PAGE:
The first album I ever bought for myself was “The Sounds of Silence” by Simon and Garfunkel. It was followed by a couple thousand others. I think the last album I bought was “So” by Peter Gabriel. By then albums were already passé, as the compact disc had arrived.

I have always considered myself something of an audiophile, which is just a nice word for “music snob.” It mattered to me that the music not only was good, but sounded good when I listened to it. To that end, the CD was a godsend. Sound quality was head and shoulders above vinyl, even the special edition discs that were touted as being sonically superior. I actually only sprang for one of those. It was “Abbey Road” by the Beatles, and when I dropped the needle on it I convinced myself that I could tell the difference from my old copy, which had cost me about ten dollars less.

Then I got the CD and realized I’d never really heard the album before.

The first compact disc I ever bought was [gulp] Journey’s greatest hits. I was married by then and was not the sole arbiter of musical taste in the household anymore, so… compromise.

The SECOND CD I bought was “Dark Side of the Moon.” I still have this disc, and whenever we’ve moved and I’ve set up my sound system, this is always the first album that gets played. It’s tradition. Like Benny Goodman. The Journey CD got lost, and has not been replaced.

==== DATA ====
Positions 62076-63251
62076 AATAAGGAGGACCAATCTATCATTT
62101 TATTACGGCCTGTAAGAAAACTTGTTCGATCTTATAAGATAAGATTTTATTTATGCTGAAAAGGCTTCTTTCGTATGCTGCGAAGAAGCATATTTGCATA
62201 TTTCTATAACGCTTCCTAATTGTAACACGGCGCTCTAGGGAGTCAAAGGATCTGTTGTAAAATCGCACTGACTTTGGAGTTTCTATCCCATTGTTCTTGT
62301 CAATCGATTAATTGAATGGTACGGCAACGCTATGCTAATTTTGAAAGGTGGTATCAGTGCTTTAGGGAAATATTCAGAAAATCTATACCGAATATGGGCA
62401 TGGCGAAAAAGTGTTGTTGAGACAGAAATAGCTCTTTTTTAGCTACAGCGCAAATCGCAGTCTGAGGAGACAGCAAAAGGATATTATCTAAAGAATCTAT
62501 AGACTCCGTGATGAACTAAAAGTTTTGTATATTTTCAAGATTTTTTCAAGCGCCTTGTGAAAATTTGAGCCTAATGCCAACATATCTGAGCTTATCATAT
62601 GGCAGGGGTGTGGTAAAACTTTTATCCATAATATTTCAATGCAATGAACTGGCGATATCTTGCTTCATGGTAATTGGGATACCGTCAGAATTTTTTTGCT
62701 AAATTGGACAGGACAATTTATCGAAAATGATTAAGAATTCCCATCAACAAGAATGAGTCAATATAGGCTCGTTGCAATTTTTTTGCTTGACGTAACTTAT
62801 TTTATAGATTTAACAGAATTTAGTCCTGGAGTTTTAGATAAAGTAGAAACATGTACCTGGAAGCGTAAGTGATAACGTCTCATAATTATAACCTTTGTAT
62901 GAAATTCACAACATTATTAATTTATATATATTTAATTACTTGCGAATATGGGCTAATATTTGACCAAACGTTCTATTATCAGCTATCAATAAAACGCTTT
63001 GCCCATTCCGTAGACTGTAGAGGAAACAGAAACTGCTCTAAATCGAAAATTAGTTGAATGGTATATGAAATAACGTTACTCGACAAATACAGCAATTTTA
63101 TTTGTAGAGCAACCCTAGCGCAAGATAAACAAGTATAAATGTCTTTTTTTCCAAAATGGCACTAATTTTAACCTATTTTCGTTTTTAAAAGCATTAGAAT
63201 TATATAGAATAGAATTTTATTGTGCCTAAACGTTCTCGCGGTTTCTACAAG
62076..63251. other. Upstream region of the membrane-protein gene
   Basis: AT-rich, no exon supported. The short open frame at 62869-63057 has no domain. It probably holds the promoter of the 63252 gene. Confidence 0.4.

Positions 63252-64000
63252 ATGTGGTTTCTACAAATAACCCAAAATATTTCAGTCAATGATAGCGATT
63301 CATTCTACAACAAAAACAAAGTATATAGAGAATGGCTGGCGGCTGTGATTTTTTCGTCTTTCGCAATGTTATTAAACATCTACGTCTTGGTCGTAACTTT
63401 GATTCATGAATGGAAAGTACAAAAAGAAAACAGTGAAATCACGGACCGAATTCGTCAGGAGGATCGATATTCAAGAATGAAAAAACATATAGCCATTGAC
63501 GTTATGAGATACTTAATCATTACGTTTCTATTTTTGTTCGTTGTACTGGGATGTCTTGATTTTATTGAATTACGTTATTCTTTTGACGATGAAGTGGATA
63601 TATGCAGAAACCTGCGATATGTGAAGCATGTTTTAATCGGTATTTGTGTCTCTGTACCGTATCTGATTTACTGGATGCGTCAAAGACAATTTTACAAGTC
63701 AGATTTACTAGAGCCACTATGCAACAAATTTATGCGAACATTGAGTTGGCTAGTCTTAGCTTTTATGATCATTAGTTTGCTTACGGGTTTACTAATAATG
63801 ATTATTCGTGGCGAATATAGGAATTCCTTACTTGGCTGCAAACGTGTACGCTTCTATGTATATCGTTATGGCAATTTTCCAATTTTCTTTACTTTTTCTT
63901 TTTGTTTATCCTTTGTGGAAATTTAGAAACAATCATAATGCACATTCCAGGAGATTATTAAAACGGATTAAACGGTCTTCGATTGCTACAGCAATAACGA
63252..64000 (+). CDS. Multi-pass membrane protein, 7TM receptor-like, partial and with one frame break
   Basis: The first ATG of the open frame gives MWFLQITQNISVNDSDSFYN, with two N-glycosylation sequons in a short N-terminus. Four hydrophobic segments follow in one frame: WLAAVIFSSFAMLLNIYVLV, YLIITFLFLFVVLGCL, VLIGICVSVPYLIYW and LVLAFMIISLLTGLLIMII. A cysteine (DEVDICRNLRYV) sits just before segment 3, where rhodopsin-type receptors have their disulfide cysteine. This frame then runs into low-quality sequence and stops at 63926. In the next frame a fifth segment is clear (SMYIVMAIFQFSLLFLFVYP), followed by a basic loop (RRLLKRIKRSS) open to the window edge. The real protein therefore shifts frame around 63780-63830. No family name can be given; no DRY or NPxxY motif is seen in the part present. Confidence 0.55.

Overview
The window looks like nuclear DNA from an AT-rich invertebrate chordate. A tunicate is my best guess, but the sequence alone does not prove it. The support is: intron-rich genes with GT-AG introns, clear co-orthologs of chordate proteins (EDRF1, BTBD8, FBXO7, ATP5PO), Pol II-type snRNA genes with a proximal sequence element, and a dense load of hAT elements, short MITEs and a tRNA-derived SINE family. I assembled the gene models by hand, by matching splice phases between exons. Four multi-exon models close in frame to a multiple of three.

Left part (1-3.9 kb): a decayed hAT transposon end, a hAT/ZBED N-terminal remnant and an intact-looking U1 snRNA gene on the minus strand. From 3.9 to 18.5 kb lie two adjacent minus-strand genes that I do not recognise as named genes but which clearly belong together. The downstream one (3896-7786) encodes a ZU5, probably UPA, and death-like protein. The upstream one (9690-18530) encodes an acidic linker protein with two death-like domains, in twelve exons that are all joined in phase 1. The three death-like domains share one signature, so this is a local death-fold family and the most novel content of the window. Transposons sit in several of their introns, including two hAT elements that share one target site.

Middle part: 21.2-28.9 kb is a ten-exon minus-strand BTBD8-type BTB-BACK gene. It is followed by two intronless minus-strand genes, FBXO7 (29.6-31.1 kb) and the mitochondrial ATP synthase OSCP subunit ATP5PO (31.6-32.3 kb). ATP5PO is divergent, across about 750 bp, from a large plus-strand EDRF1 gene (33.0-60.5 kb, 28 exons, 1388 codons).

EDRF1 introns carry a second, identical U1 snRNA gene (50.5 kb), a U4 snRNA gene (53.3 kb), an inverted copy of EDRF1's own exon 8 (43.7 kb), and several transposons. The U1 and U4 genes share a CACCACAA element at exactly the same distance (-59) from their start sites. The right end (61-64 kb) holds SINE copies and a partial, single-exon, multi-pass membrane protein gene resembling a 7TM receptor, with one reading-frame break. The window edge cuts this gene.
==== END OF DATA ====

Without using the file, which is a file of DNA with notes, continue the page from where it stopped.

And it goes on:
As so often is the case when one begins to attain a significant collection of years, I tend, in certain areas anyhow, to like things my way. So, I still like compact discs, and I do not subscribe to any music services. I like taking the disc out of the jewel case, or with your more environmentally conscious performers the 100% biodegradable cardboard container, which will decompose one day, leaving the 100% chemical CD behind. I like pulling out the little booklet and straining to read the liner notes and the lyrics.

I liked records even better for everything except the sound. They used to even come with posters sometimes. The aforementioned “Dark Side” had something like fifty of them. I had a copy of “Chicago at Carnegie Hall” that had a poster so huge it covered almost all of one of my bedroom walls. We’ve lost that with CD’s, and no streaming music gives you posters or liner notes or lyrics or even cover art. Well, okay, maybe cover art in a one-inch square rendering on your device’s screen, but dude! It’s not the same.

Sadly, when Kim and I moved into our apartment, after seventeen years in a three-bedroom house, I had to finally let go of my record collection. There was no room to store it at the new place, and although I still own a turntable I don’t really own an honest-to-Pete stereo system anymore. I listen to CD’s in the living room through our Blu-ray player, which gives me the added dimension of surround sound, or in my office on a self-contained RCA stereo that was my mom’s then my bro’s and eventually mine. It has an aux input, but the turntable needs a pre-amp to be heard, so, ultimately, it was a lost cause.

wall art
Both great albums, both great covers